Synopses & Reviews
andquot;A fascinating and provocative study that illuminates the history of the Civil War era by probing the relationship between political secret societies and social radicalism in Europe and antebellum reform and sectional crisis in the United States. This book will be a tremendous resource of information for scholars, and it is one of the most genuinely original works that I have ever read.andquot;--Robert E. May, author of Manifest Destiny's Underworld: Filibustering in Antebellum America
andquot;This work opens up enormous possibilities for future research, prompting us to reconsider--or indeed consider for the first time--people and perspectives that have been, at best, on the periphery of studies of the Civil War era.andquot;--Susan-Mary Grant, author of The War for a Nation: The American Civil War
andquot;A brilliant study of the transnational forces and structures that framed the origins of the Civil War.andquot;--The Historian
andquot;A well-researched, fascinating look at an often overlooked part of antebellum America that proves that sometimes conspiracy theories are legitimate.andquot;--Blue and Gray Magazine
andquot;Lause admirably demonstrates that a variety of voluntary organizations were active participants in antebellum America's political and racial struggles. . . . an impressive command of the intricate details of the many societies.andquot;--Nova Religio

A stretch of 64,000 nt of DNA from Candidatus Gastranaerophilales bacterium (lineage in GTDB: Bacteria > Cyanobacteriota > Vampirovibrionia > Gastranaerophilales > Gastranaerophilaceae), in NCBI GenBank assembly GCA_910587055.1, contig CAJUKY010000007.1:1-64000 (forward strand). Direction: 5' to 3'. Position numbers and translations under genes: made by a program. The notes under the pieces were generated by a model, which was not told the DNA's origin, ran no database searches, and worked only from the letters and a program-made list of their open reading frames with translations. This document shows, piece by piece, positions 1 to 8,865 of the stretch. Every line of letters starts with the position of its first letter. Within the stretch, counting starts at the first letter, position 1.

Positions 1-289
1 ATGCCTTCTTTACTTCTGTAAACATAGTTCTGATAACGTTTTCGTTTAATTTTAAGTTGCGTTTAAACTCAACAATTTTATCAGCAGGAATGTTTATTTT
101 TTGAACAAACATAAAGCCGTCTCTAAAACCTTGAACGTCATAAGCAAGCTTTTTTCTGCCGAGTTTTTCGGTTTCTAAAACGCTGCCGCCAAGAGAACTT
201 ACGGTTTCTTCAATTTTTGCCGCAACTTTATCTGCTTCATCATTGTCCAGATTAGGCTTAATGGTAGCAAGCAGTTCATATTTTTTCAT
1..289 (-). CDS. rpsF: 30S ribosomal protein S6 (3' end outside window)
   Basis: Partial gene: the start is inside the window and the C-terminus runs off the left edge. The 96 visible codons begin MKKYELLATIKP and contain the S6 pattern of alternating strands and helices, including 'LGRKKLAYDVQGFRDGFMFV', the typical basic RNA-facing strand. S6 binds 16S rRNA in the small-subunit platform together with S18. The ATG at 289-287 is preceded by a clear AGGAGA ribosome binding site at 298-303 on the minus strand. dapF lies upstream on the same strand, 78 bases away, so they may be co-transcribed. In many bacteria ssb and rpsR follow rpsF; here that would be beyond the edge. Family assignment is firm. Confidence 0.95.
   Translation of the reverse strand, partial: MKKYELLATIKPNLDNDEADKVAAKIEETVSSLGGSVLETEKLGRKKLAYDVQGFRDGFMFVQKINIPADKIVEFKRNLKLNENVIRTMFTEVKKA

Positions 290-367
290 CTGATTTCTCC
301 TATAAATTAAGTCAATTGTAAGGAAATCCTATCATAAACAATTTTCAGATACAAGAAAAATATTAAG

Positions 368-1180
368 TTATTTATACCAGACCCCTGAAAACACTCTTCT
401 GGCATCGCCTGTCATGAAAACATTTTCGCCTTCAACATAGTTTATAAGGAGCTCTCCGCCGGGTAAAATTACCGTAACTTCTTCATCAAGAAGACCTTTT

and#160;andquot;Readers will gain a richly layered understanding of political paths not taken, and of a fertile transatlantic political word full of people with great imagination and hope for the future.andquot;--Indiana Magazine of History
andquot;A page-turning secret society history based on solid research and accuracy.andquot;--Southern Historian
This unique history of the Civil War considers the impact of nineteenth-century American secret societies on the path to as well as the course of the war. Beginning with the European secret societies that laid the groundwork for freemasonry in the United States, Mark A. Lause analyzes how the Old World's traditions influenced various underground groups and movements in America, particularly George Lippard's Brotherhood of the Union, an American attempt to replicate the political secret societies that influenced the European Revolutions of 1848.
Lause traces the Brotherhood's various manifestations, including the Knights of the Golden Circle (out of which developed the Ku Klux Klan), and the Confederate secret groups through which John Wilkes Booth and others attempted to undermine the Union. This book shows how, in the years leading up to the Civil War, these clandestine organizations exacerbated existing sectional tensions and may have played a part in key events such as John Brown's raid on Harpers Ferry, Lincoln's election, and the Southern secession process of 1860-1861.
About the Author
Mark A. Lause is a professor of history at the University of Cincinnati and the author of numerous books, including Young America: Land, Labor, and the Republican Community and Race and Radicalism in the Union Army.